In a recent post on my Ethical Adman blog, I talked about the problem Facebook is having with branded social ads showing up on pages and posts that are misogynistic and violent:
Facebook’s problem with pages that promote rape culture is well known. The social network that has the sensibilities of a stereotyped grannie when it comes to showing certain kinds of nudity in even the most innocent context can’t seem to stop pages that encourage criminal assault and rape.
The issue of brand ads showing up on awful Facebook pages made mainstream news yesterday when it was revealed that Dove — that paragon of pro-women marketing — had one of its ads show up on a page called “Drop kicking sluts in the teeth”.
If Facebook hasn’t taken steps to rectify this advertising problem yet (and, let’s face it, advertising is their whole business) then they may be forced to be a new online movement.
Women, Action & The Media has launched a campaign to put pressure on both Facebook and its advertisers to control “gender-based hate speech” on its pages, the same way they say it does with other hate speech:
Facebook has long allowed content endorsing violence against women. They claim that these pages fall under the “humor” part of their guidelines, or are expressions of “free speech.” But Facebook has proven willing to crack down on other forms of hate speech, including anti-Semitic, Islamophobic and homophobic speech, without claiming such exemptions.
That’s why we’re calling on Facebook to make the only responsible decision and ban gender-based hate speech.
The page then calls out major brands, including American Express and Dove, by including screencaps (above) of their ads beside misogynist memes. The group encourages consumers to contact these brands directly, via e-mail or on Facebook, and to raise awareness on Twitter with the hashtag #FBrape.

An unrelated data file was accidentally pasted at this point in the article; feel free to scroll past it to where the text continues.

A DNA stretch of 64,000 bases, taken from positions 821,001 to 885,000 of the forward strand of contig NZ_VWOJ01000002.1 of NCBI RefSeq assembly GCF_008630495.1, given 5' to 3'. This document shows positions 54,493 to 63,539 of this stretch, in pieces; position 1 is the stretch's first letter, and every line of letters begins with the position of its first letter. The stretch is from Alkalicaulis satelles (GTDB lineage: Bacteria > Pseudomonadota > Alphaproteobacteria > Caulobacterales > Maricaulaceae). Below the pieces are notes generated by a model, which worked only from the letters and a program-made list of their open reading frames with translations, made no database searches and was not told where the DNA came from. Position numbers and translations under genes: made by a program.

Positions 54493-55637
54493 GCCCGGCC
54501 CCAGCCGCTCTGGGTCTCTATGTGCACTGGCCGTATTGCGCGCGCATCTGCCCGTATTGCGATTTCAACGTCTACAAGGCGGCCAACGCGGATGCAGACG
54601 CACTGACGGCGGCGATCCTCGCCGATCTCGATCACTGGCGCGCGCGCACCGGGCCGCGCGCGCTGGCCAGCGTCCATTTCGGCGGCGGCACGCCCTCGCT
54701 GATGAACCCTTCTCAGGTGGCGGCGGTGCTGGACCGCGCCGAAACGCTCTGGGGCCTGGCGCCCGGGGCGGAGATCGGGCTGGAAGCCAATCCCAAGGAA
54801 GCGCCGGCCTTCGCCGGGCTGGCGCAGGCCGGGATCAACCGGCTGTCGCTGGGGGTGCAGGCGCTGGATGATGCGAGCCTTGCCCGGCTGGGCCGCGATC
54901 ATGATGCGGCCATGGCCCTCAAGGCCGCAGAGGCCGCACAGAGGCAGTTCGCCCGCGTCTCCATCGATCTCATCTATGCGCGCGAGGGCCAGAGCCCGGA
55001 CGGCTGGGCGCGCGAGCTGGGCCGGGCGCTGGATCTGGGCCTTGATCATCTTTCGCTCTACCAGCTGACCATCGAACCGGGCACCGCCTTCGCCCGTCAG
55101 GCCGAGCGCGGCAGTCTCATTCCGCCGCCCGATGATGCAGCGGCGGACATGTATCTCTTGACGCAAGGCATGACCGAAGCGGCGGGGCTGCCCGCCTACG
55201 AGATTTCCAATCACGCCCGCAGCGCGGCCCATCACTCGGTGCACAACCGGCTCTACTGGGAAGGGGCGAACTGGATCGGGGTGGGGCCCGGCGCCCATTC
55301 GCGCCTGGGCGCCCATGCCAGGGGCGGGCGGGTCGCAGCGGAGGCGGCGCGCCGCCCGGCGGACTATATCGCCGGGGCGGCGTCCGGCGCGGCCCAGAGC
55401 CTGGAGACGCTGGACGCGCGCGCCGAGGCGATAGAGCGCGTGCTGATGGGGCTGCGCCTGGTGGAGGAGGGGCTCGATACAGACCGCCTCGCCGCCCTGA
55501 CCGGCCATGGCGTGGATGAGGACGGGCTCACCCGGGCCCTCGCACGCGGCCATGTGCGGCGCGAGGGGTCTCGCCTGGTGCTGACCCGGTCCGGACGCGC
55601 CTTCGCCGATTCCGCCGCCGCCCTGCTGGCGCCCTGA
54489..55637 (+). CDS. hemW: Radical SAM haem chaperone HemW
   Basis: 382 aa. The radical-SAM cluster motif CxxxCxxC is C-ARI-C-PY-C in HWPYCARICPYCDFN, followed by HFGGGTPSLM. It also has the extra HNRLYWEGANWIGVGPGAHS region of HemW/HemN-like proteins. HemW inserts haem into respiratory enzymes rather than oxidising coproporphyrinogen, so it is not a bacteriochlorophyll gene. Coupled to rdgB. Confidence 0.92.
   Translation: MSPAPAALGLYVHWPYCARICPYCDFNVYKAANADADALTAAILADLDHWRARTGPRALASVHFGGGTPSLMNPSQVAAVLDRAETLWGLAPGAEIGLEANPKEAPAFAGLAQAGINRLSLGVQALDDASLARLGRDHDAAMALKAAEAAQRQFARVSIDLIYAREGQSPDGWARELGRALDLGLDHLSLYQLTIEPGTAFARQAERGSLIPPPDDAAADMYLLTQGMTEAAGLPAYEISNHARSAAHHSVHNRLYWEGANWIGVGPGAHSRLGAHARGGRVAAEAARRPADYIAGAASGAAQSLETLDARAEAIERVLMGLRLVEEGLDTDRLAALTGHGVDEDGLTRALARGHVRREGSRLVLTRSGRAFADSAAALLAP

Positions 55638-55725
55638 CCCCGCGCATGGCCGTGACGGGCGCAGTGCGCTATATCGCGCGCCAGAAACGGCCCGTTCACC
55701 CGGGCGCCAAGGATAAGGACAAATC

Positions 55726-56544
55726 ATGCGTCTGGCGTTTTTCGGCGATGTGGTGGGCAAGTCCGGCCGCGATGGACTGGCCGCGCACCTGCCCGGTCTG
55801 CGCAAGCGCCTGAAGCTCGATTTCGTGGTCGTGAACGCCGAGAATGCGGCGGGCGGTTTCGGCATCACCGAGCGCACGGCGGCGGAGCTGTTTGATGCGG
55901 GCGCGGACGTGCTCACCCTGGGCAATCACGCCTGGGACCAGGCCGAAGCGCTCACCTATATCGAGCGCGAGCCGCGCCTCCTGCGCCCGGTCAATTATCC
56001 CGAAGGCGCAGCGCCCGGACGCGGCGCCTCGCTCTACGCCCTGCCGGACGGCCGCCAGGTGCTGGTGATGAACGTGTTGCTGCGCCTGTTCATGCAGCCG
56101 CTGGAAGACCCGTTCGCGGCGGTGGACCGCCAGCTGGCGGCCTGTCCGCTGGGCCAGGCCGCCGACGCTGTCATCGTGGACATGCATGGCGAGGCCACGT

They also put the call out for FB users to send them more screencaps of brand ads beside misogynist content. You can read their press release here.
Is this censorship? Well, yes. It is. But the question of whether hate speech should be a protected freedom is a contentious one. While some internet libertarians might balk at any restriction of expression online, there are obviously legal and — in Facebook’s case — economic consequences to hosting content that the jurisdictions or audiences they depend on consider harmful to others.
The problem of defining what is “harmful” varies by culture and subculture, and always makes for lively debate. But for Facebook’s advertisers the potential harm to their reputation from being associated with content that publicly violates their brand’s stated principals (or in Dove’s case, completely undermines their corporate social responsibility work) the issue is a little more cut-and-dried.
To put it simply, no brand that sells to people of empathy and conscience wants to be seen promoting this:
And that’s all there is to it. Will the movement succeed? Depends on how much traction it gets. And that is in your hands.
UPDATE: Zipcar has already responded.
Women, Action & the Media